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Where are most of Earth's volcanoes?

A volcano erupts in Hawaii near the water.
A volcanic eruption in Hawaii (Image credit: Alain Barbezat via Getty Images)

There are around 1,350 "potentially active volcanoes worldwide," according to the U.S. Department of the Interior (opens in new tab), and just over one-third of them are known to have erupted at some point during recorded history.

But where are most volcanoes located? If you wanted to see an active volcano, where would you have the greatest chance of finding one?

"Most of the planet's volcanoes are located underwater, along the 65,000-km-long [40,000 miles] mid-ocean ridge system," Ed Llewellin, a professor of volcanology at Durham University in the United Kingdom, told Live Science in an email.

"About 80% of the Earth's magma output comes from volcanoes along these ridges, which are typically 3 to 4 km [1.8 to 2.5 miles] below the ocean surface," he added. "Some of the ridge system — around 9,000 km [5,600 miles] — runs through the eastern Pacific, but it also runs through all of the major oceans, including 16,000 km [9,900 miles] along the middle of the Atlantic." 

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"It can be easy to forget about these volcanoes," Llewellin said, because they are hidden far beneath the ocean's surface, and as a result, their eruptions rarely affect us. But what about volcanoes that are above the ocean's surface?

"Of the volcanoes that are on land, many of them are located around the Pacific Ocean," Llewellin said. "This is because the Pacific Ocean is fringed with 'subduction zones,' which are places around the edges of tectonic plates where one plate slides underneath another."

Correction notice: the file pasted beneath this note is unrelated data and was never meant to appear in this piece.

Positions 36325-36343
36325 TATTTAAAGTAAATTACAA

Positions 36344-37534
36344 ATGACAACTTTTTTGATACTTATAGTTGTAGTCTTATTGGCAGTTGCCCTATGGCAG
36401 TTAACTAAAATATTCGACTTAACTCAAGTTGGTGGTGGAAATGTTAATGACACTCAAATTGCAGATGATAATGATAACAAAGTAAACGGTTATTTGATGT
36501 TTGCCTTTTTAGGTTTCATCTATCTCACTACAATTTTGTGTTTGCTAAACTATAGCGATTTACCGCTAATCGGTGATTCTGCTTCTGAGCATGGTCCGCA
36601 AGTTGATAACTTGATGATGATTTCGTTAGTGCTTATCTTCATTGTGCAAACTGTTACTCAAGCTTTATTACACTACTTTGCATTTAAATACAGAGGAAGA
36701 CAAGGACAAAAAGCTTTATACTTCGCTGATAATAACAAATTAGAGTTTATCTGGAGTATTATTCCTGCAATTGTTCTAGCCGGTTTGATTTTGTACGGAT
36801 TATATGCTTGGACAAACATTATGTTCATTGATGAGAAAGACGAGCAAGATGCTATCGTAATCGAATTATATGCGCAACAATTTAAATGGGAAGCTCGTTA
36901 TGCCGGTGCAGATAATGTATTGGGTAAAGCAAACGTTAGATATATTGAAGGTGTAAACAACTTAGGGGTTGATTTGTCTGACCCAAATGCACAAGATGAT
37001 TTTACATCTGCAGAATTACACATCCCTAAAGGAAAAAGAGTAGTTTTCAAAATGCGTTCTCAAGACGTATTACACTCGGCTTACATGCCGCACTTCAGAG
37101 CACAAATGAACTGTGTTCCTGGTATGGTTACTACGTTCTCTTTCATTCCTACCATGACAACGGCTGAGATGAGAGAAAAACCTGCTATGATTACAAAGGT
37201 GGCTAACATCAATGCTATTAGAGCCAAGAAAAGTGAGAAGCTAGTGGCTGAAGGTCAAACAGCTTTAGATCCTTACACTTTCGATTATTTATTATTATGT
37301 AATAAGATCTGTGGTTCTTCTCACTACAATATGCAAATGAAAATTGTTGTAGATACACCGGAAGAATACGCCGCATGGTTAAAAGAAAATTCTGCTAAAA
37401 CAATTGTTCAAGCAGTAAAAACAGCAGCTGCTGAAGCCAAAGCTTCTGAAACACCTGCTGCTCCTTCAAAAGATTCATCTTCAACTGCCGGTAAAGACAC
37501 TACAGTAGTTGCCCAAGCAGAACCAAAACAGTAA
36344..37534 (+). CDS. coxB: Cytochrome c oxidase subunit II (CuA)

As a result of this tectonic activity, the Pacific is home to the Ring of Fire, a 25,000-mile-long (40,000 km), horseshoe-shaped, seismically active belt that is the epicenter of around 90% of the world's earthquakes (opens in new tab) and 75% of the world's active land volcanoes (opens in new tab).

Around the Pacific, old, cold, dense oceanic plates "slide underneath the adjacent continental plates," Llewellin noted. As these plates descend back into the mantle, they release water from minerals formed at the ocean floor, and this water causes the mantle above to melt, producing magma.

"The magma rises up from the mantle above the descending plate and finds its way through the overlying continental plate," Llewellin explained. "This is why there are ranges of volcanoes all around the Pacific, such as the Andes in South America, the Cascades in North America, the Aleutians between Alaska and Siberia, and so on."

In the western Pacific, the subduction zones "mainly feature one oceanic plate sliding underneath another oceanic plate," Llewellin said. This can form chains of volcanic islands, such as the Japanese archipelago, and much of Melanesia, a subregion of Oceania in the South Pacific that contains Fiji, Vanuatu, the Solomon Islands and Papua New Guinea.

However, because of the nature of tectonic movements, the Pacific has not always been a volcano hotspot. Indeed, 252 million years ago, as the Permian period turned into the Triassic, Earth would have been far less hospitable due to the scale of volcanic activity occurring planetwide. At this time, what is thought to be the largest ever mass extinction event took place, with an estimated 96% of marine life and 70% of terrestrial life going extinct largely because of powerful volcanic eruptions, according to a 2017 article in the journal Nature (opens in new tab).